© 2024 KRCU Public Radio
90.9 Cape Girardeau | 88.9-HD Ste. Genevieve | 88.7 Poplar Bluff
Play Live Radio
Next Up:
0:00 0:00
Available On Air Stations

Food Network stars also juggle work and family. This one made a cookbook for us all

Molly Yeh's kimchi cheddar Jucy Lucy. Yeh says the burger, where the cheese is <em>inside </em>the meat, originated in Minnesota, where she lives with her family.
Chantell & Brett Quernemoen
Molly Yeh's kimchi cheddar Jucy Lucy. Yeh says the burger, where the cheese is inside the meat, originated in Minnesota, where she lives with her family.

Updated October 16, 2022 at 6:36 AM ET

Food Network star Molly Yeh's new cookbook, Home is Where the Eggs Are: Farmhouse Food for the People You Love, is full of meals that she makes for her family all the time.

But the idea for it came about not because she loves these recipes. It's because her relationship to cooking — and food in general — changed when she became a parent.

"I suddenly had this growing family, [and] I realized that sitting down for mealtime is about so much more than just stuffing calories in my face. It's about creating memories and nourishing these little growing bodies," she tells NPR's All Things Considered.

She had one problem — time, especially because she was juggling being a parent with her schedule of hosting the Food Network show Girl Meets Farm and developing recipes for this book.

"I had a lot fewer hands and fewer arms to use for for cooking, because I wanted to play with my kids, but I also needed to cook. So these recipes are approachable, and they're fuss-free."

That's by design.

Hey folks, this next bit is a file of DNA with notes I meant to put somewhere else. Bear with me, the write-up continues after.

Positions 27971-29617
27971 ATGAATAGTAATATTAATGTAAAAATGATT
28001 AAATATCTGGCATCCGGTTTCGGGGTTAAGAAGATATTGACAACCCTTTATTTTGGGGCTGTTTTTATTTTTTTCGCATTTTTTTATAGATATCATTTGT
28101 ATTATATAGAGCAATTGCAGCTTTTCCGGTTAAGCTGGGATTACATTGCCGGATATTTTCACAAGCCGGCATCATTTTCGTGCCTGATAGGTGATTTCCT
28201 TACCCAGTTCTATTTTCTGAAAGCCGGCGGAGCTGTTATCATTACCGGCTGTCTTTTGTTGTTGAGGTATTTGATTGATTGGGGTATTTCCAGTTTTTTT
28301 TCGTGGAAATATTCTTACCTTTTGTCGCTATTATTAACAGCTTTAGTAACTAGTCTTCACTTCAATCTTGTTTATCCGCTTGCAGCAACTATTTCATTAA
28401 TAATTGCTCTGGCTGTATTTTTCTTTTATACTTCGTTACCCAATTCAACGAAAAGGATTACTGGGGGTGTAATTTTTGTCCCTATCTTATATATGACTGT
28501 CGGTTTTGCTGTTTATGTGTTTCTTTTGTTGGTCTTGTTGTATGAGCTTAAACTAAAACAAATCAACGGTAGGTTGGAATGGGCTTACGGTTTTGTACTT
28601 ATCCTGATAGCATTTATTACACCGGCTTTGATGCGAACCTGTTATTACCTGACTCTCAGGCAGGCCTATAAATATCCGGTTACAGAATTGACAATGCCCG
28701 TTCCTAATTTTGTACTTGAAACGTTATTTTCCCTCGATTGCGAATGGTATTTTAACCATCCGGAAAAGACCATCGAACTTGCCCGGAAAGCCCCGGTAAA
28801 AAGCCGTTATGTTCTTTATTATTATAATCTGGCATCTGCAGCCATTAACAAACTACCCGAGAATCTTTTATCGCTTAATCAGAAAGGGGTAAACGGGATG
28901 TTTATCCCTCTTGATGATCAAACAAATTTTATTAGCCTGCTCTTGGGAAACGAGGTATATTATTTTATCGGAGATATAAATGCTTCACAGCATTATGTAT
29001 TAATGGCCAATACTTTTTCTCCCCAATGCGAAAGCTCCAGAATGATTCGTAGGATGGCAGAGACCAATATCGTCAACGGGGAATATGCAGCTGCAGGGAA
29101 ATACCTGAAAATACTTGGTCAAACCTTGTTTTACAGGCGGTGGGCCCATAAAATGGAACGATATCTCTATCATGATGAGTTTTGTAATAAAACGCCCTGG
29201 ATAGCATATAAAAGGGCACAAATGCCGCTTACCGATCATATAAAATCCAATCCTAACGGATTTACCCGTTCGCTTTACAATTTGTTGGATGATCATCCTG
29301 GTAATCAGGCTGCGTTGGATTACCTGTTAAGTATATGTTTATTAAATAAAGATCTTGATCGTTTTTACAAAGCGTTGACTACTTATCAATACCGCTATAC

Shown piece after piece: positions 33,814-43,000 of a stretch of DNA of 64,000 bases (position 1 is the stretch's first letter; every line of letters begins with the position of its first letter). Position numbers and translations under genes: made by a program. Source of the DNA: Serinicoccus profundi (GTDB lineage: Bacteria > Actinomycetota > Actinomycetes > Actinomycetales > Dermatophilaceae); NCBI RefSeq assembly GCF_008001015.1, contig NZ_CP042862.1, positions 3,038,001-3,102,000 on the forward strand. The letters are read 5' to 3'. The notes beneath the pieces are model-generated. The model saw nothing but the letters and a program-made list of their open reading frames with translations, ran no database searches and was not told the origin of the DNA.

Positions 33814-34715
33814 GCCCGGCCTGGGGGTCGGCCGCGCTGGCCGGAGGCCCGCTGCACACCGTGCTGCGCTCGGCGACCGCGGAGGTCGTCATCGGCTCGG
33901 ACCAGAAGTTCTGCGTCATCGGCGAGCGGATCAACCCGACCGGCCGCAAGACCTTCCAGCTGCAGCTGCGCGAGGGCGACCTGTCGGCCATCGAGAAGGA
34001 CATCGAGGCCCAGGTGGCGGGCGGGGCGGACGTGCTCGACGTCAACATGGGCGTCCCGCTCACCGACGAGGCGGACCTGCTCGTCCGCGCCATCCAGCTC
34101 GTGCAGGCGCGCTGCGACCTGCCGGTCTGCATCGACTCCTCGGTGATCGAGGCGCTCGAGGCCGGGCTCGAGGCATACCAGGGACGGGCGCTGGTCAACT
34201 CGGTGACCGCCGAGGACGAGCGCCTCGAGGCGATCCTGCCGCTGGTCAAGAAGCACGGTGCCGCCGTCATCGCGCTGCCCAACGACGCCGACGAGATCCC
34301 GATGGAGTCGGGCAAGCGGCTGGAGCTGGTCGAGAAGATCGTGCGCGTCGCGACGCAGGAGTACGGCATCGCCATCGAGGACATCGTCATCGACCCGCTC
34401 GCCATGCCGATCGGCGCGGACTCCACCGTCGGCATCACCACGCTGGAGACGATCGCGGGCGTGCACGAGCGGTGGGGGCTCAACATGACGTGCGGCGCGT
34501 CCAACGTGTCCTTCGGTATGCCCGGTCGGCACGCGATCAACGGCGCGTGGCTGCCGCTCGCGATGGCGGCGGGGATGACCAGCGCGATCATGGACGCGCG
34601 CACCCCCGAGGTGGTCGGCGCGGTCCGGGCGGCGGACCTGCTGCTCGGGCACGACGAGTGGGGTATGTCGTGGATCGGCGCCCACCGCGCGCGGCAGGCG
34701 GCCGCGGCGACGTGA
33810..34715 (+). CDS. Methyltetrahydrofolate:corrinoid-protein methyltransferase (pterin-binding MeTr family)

She wanted to bring together recipes that anyone could make, with an eye toward meals that are meant to be eaten with others, like gatherings and spending time with loved ones.

Her move from New York City to Minnesota influenced that approach.

"There really is this feeling of community that the Midwest has given me. There's such an amazing emphasis on family here and carrying on family traditions. They show you how special food can be," says Yeh, who now lives on a farm with her husband — a fifth-generation farmer — and their two kids.

As for new cooks, she suggests starting with one recipe — just one.

And take your time with it.

"Make it again and then again and then get comfortable with that and then learn the techniques in that recipe," she advises. "And then expand as you see fit."

The following recipes are from Home is Where the Eggs Are by Molly Yeh. They have been excerpted by permission of William Morrow, an imprint of HarperCollins Publishers.

Kimchi Cheddar Jucy Lucies


1½ pounds (680 grams) ground beef, 80% lean

1 tablespoon (15 grams) sambal oelek or sriracha, plus more if desired

2 scallions, thinly sliced

Kosher salt and freshly ground black pepper

1 cup (4 ounces/113 grams) shredded sharp cheddar

Neutral oil, for grilling

4 brioche or potato buns

Mayonnaise, ideally Kewpie


1 cup (200 grams) chopped cabbage kimchi